Bill Ayer of Alaska Airlines Explains Management Philosophies of a Successful Aviation Business

Bill Ayer, Chairman of the Board of Alaska Air Group, was a featured speaker at the FAA/EASA International Safety Meeting in Cleveland on June 13th.  He discussed the management philosophies that have allowed his carrier to survive and thrive, and he talked about the way that they have embraced technology shifts to support safety improvement.  But he opened his address by explaining, simply, that “Customers are very important to us.”

In Alaska, everything flies.  There are few roads, relative to the landmass, so air service is vital to Alaska’s success.  And this has helped to shape Alaska Airlines as a service provider that is considered to be a a vital part of the Alaskan community.

According to Ayer, “Business is all about people.”  He explained that keeping their staff motivated to work together has been a key strategy at his air carrier.  “Alaska relies on its employees for its success.  Leadership and management helps, but you have to have a committed bunch of people who come to work with a smile on their face.”  “Airlines,” Ayer explained, “are the ultimate team sport.”

William Ayer, Chairman, Alaska Air Group

William Ayer, Chairman, Alaska Air Group

Aviation is a highly competitive industry.  In 1978, Alaska was the 28th largest air carrier.  Today, they are 7th.  In going from 28th place to 7th, Ayer explained, Alaska has not passed any competitors.  Instead, all of the other carriers either merged or discontinued service.  Proudly, Ayer reminded the audience that Alaska Air is the only remaining legacy carrier in the United States that has not filed for bankruptcy protection in its history.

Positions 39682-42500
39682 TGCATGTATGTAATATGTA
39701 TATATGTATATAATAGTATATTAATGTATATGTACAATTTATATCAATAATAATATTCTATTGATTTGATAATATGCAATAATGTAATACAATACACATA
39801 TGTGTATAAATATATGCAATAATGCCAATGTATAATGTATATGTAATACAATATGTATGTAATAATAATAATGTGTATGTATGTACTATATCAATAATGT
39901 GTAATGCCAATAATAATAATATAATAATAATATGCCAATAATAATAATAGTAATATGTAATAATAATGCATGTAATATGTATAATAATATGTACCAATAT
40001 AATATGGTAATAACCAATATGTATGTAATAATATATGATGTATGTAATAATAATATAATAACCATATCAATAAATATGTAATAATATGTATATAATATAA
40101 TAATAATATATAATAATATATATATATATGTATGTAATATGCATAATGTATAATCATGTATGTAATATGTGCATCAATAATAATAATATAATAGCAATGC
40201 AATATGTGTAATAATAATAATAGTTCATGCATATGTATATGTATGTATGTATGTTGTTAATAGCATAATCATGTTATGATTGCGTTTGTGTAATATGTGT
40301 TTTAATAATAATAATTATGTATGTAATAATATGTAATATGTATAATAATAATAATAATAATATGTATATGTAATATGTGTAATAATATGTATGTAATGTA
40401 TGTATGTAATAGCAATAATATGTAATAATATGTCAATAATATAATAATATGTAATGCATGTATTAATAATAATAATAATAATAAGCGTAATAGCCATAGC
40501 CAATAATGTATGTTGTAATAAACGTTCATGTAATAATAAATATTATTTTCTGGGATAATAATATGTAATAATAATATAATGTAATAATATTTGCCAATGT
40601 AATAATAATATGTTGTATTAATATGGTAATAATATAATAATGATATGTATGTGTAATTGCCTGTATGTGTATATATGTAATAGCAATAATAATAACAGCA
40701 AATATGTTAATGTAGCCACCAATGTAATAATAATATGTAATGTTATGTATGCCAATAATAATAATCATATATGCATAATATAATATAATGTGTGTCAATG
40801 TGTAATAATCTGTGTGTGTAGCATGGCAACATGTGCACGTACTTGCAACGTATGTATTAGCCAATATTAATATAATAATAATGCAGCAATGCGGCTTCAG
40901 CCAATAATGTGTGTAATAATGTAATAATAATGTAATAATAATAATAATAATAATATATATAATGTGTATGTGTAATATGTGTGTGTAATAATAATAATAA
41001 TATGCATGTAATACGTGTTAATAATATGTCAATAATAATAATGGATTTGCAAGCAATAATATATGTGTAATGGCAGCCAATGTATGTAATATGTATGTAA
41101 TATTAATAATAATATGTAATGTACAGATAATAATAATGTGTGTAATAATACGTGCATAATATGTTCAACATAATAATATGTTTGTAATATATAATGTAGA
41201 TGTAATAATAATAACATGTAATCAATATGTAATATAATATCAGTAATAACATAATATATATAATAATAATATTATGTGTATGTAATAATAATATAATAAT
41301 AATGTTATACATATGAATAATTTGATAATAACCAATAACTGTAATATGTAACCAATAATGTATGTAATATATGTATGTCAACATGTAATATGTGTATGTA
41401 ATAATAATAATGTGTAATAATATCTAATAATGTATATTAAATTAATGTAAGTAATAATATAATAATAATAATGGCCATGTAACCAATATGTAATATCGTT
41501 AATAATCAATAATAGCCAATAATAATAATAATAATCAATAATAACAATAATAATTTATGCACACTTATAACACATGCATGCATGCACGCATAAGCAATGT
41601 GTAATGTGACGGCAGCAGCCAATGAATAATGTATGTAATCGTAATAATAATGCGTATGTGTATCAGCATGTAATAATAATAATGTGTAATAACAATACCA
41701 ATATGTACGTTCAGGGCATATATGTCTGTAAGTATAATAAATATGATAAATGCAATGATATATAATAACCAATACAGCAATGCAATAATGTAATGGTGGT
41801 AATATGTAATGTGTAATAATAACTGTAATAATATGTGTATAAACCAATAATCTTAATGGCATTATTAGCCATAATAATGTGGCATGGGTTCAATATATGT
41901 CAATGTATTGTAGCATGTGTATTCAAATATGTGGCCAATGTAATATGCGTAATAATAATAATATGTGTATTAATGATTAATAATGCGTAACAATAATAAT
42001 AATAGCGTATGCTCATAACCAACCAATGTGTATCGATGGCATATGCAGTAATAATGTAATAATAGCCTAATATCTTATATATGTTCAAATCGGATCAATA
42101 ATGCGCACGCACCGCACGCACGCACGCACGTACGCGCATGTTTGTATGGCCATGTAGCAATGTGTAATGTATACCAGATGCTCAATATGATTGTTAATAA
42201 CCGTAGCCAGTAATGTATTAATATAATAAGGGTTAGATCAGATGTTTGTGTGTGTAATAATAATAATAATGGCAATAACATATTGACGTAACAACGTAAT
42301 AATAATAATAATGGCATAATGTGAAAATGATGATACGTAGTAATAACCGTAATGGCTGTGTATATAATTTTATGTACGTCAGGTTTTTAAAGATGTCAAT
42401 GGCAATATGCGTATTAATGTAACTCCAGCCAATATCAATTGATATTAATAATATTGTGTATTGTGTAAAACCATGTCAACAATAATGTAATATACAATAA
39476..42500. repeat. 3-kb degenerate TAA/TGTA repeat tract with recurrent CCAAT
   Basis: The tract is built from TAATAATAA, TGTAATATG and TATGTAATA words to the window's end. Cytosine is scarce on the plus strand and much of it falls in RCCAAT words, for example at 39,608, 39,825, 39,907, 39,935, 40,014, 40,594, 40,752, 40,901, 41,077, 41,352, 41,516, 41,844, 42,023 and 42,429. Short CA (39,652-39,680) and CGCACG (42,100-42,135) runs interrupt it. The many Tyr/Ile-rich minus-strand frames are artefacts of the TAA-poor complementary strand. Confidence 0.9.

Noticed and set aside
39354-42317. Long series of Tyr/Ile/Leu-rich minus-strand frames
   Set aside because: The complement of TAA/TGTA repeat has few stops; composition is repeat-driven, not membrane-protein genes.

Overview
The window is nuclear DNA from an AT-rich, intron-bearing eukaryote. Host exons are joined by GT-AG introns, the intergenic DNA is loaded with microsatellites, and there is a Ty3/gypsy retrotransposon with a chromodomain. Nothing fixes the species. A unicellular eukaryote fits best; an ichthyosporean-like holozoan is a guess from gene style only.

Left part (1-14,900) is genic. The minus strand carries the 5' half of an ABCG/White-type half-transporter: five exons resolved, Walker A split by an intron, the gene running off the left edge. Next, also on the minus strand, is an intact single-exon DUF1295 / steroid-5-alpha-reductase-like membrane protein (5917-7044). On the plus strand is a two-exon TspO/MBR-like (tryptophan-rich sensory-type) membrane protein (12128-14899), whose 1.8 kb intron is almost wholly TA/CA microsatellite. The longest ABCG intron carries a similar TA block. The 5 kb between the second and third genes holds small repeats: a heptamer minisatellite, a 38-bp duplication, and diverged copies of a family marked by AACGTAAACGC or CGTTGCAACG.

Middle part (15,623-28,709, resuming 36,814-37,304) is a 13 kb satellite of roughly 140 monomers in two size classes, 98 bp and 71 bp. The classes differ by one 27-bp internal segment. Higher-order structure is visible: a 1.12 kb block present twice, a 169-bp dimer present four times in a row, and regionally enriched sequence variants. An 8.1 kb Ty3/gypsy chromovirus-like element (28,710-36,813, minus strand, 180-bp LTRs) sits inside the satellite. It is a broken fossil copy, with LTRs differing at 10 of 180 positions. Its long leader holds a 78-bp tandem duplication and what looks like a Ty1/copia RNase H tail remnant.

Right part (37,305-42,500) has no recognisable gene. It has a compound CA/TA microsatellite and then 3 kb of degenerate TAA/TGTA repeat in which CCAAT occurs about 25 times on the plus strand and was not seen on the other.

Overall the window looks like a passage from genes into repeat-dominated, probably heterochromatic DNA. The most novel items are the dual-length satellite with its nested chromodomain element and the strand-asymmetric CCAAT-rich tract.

Part of what has helped Alaska remain successful has been a focus on expanding their route system to the rest of the country, and modifying their business model to be more like a low cost carrier.  Ayer stressed that they did this without losing their focus on customer service.  In fact, Ayer bragged that for the fifth year in a row, they had received the JD Power award for customer service among legacy carriers.

Ayer opined that businesses that grow too fast, lose their ability to remain in touch with the customers, and they also lose their nimbleness.  Under his leadership, Alaska Air has grown, but they have always moderated their growth so that they could handle it without an inordinate bureaucracy.  This became important when Alaska was looking to weather the economic storms of the past decade.

In the late 90s, oil prices were low, the economy was good, and competition in Alaska’s markets were less competitive.  Moving into the 21st century, there was a tendency in many companies to believe that the 90s were the norm, and that industry would simply return to that profitability (eventually).  Alaska was successful because they recognized that the 21st century was a new dawn, and required new management philosophies.  Alaska’s  philosophies included: